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How are hospitals handling staffing challenges during a COVID-19 surge?

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A health care worker gives another a shoulder rub before they go back into the COVID-19 Unit at United Memorial Medical Center in Houston in July.

Health care workers at a COVID-19 unit at United Memorial Medical Center in Houston in July. Mark Felix/AFP via Getty Images

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We’re in a COVID-19 surge: over a 100,000 new cases every day in the U.S. for more than a week.

Now we’re also seeing an all-time high of COVID-19 hospitalizations, with 61,964 on Tuesday.

Hospitals, doctors, nurses and the entire staff in many places are all struggling to meet the demand.

Back in the spring when COVID-19 hospitalizations were surging in a handful of cities, medical personnel from across the country packed up and traveled to hot spots to help. 

But now as cases surge to all-time highs in many states, “the problem is the country itself is almost one big hot spot,” said Dave Dillon, a spokesperson for the Missouri Hospital Association. In parts of Missouri, hospital beds are almost full.

“Our biggest issue currently is staffing,” Dillon said. “We have bed capacity, but beds are only as good as your ability to put the staffing resource beside them.”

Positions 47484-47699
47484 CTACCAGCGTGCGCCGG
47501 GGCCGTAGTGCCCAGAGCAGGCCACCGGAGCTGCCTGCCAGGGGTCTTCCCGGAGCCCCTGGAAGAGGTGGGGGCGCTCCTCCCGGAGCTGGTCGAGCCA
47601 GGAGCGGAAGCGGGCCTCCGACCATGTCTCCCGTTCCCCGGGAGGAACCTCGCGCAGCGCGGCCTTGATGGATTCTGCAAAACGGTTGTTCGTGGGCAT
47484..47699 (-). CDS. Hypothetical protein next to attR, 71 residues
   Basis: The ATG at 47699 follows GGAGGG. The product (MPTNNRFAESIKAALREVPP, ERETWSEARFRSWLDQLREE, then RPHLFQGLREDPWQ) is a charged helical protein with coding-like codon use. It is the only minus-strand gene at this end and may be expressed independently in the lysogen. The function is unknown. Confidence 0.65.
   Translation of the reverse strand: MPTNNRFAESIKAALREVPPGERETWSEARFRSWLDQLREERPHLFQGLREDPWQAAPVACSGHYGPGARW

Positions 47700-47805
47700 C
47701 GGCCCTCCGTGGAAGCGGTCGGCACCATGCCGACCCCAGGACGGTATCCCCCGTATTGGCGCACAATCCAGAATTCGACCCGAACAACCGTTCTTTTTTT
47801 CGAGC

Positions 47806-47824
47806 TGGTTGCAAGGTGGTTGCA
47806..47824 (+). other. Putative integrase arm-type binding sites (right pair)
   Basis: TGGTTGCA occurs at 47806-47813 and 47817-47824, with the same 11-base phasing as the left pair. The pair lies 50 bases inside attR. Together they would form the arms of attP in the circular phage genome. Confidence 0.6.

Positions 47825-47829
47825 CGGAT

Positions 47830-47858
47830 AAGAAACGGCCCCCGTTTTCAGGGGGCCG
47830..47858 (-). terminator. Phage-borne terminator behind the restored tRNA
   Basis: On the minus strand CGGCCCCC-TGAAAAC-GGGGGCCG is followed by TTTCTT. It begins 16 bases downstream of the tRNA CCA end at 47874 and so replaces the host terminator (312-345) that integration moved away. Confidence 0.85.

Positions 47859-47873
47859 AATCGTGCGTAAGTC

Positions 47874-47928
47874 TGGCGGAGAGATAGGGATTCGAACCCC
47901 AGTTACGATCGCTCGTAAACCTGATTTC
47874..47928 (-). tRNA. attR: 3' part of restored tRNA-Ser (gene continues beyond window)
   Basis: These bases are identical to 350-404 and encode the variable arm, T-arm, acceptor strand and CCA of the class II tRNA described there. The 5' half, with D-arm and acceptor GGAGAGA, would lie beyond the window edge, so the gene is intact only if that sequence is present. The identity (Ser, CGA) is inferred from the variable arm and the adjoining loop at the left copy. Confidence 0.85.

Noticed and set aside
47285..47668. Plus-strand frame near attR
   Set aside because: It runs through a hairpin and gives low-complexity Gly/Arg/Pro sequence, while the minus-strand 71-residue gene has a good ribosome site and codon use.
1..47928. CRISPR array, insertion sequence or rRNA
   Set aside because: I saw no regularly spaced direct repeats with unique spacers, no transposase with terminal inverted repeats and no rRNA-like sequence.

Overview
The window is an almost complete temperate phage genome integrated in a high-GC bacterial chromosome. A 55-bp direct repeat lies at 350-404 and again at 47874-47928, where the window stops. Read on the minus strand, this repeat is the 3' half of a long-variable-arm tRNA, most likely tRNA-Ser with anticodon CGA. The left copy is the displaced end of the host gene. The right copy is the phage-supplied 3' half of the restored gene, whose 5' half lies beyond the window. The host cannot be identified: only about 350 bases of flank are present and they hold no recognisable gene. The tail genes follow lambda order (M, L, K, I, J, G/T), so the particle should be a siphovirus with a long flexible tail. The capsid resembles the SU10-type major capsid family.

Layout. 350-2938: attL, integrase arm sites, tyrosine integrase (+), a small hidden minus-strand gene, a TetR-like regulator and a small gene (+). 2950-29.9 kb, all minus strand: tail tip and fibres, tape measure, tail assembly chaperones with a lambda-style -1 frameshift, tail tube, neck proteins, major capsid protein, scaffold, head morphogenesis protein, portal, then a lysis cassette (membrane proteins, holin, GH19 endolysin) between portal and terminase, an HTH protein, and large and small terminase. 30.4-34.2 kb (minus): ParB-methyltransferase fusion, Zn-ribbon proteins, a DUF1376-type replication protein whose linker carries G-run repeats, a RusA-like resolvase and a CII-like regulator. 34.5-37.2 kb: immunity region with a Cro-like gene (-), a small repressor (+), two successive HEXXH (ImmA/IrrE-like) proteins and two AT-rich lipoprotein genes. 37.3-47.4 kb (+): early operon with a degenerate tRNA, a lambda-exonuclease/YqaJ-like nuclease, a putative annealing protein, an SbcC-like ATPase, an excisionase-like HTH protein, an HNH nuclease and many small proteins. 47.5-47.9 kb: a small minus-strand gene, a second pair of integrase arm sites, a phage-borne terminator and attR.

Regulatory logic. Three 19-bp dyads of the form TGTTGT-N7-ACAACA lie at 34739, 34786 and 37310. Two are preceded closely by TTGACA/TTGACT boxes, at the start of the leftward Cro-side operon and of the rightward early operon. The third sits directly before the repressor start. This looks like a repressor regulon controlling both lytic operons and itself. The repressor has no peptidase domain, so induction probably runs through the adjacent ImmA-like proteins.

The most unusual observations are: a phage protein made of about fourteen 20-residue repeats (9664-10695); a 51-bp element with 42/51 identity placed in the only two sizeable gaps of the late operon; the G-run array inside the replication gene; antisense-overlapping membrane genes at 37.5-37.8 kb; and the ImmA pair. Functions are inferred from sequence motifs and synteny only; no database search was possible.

Some hospitals are short-staffed because their own people are sick, or quarantining, or in some places there just wasn’t enough staff to begin with, said Cynthia Cox, vice president at the Kaiser Family Foundation

“That’s particularly acute in rural areas where it’s just harder to attract the workforce that hospitals need,” she said.

Christine Petersen, an epidemiologist at the University of Iowa, said in her state, rural hospitals are sending patients to the already-strapped larger hospitals. So COVID-19 care at those facilities is partly provided by “people who are trained for other things, not specialist in these areas of pulmonary care, infectious diseases,” she said.

Getting reassigned worries Lisa Ford. She’s a nurse at hospital system affiliated with Washington University in St. Louis. Like many of her colleagues, she has a child at home whom she’s helping with remote learning.

“I feel like people are just — they’re tired. They’re worn down. It just feels relentless; it feels never-ending. It’s frustrating,” Ford said. 

Not to mention, cases are rising in Missouri

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